My lawnmower is red and thirteen years old. My ex-husband bought it when we married. I assumed custody when we split. It’s been through more than a divorce. This is the mower I bring to your house when I come to cut your grass. The first time I used it I unintentionally pushed it over some rocks cached in the sod. You know the rules. Rock beats scissors; that blade was toast. Another time (and this is about as inattentive as it gets) I managed to roll up—no, drive up—on the damn thing with my truck. That’s right. I ran over the lawn mower with my truck. Just barely. Maybe an inch. Only enough to bend the right front wheel. After that, it wobbled when it turned, but it worked. Total fluke I didn’t crush the whole machine. The ex was livid anyway. The wheel’s never been fixed. It’s spun on an oblique axis for years. There’s meaning here. I’m sure of it.

My work uniform is invariable: jeans, T-shirt, leather gloves, and a camouflage gimme cap from the diner that invented chicken-fried bacon (it’s my favorite hat). Not a look that warrants wolf-whistles. But I dress for necessity. Pants are protective (learned that). Gloves seem obvious, and anyone’s head is naked without a hat. You think this is bad? When my mother worked in the yard, she’d don a long-sleeve chambray work shirt and a Vietnamese peasant hat tied in a lopsided bow under her chin. I miss her. Ours was a lovely, lonely, convolutedly zealous entanglement. Which is to say: goddammit we loved each other. In a lovely, lonely, zealous, and convoluted way. But that’s for nothing. Except to say that if I had her hat, I’d wear it when I mowed your lawn.

My father used to tend the vacant acre next to ours as a courtesy to the elderly woman who owned it. Dad was generous like that. It was a big job. Big jobs want big machines. For this, the riding mower. Sometimes, I’d mow the pasture for him. Memory: I snap a Duran Duran cassette into an off-brand Walkman and drive in circles, pretending it’s a car. I dream of elsewheres and elsewhens. I am twitchy, precocious, and fourteen years old.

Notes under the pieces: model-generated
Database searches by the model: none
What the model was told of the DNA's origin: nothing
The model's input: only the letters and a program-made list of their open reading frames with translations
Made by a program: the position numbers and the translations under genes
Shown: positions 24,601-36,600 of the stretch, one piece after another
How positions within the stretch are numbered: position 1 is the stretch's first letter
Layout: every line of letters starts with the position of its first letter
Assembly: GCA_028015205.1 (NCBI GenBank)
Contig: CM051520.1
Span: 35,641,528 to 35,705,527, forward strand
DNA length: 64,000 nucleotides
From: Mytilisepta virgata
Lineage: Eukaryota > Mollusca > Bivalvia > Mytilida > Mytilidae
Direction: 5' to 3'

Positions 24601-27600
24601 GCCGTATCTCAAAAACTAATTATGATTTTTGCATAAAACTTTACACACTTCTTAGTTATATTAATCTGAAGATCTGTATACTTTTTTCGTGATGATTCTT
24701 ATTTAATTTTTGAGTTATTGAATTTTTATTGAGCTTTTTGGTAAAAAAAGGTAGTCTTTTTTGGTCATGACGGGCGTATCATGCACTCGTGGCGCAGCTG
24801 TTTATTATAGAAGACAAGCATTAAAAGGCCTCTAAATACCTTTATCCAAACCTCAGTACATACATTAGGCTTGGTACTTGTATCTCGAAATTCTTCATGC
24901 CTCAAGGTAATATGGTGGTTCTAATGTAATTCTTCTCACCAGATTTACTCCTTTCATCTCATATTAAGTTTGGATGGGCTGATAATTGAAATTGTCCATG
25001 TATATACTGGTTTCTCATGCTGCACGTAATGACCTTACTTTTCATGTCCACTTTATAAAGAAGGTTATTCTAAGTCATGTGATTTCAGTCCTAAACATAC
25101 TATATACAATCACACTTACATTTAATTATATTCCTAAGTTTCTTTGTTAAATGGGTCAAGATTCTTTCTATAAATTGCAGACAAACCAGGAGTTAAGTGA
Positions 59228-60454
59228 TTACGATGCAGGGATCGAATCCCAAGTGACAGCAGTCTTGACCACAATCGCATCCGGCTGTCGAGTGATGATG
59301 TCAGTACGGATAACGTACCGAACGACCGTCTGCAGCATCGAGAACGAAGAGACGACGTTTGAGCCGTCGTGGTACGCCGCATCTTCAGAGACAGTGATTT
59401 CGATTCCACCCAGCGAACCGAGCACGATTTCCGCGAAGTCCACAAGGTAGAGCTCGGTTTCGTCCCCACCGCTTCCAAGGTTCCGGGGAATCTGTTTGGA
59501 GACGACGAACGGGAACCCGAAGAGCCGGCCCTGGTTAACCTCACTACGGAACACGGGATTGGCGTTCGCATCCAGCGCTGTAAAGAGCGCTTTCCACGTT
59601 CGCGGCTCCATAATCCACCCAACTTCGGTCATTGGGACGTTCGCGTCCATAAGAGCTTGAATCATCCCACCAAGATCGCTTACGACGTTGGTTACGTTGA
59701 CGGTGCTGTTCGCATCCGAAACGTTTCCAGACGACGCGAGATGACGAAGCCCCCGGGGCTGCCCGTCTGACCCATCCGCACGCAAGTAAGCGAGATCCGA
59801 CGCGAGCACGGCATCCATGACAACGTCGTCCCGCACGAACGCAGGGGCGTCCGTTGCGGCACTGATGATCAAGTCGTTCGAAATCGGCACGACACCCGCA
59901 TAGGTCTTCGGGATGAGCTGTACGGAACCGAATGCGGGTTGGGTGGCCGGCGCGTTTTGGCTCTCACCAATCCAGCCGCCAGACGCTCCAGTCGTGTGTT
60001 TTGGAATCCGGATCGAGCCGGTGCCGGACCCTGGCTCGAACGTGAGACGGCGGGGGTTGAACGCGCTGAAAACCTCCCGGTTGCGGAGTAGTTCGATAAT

Dad was magnanimous; he always slipped me cash. It was my first paying mow job. And it wasn’t even our lot to mow.

It is not my lot to mow. Of course it is. I’m no landscaper, no gardener. I don’t know for flowers or trees or even grass—except that it is very agreeable to me when I advance my engine over the tallish green bits that rise from the ground and in so doing make them less tallish. I like sheepshearing a line, sharpening an edge. I’m an army barber, your one-woman clean-up crew. What’s disheveled? Let me hevel it. You’ll nod yes, yes when you see your tidy lawn. My mower has memory. I’m ok with that. Inattention aside, when I have to, I shove my feet into boots and get to work. I don’t quit. I try not to fail. I try to try not to fail. I leave you with those good words.

Also: I take checks.

More from this issue

This poem originally appeared in the July/August 2012 issue of Poetry magazine

  • Born in Bay City, Texas, poet and editor Jill Alexander Essbaum was educated at the University of Houston, the University of Texas, and the Episcopal Seminary of the Southwest.   Influenced by Edna St. Vincent Millay, Simon Armitage, and Sylvia Plath, Essbaum’s poems bring together sex, divinity, and wordplay, blithely...

Prose from Poetry Magazine

Mow Job

A weed-whacking writer contemplates her lot.
  • Born in Bay City, Texas, poet and editor Jill Alexander Essbaum was educated at the University of Houston, the University of Texas, and the Episcopal Seminary of the Southwest.   Influenced by Edna St. Vincent Millay, Simon Armitage, and Sylvia Plath, Essbaum’s poems bring together sex, divinity, and wordplay, blithely...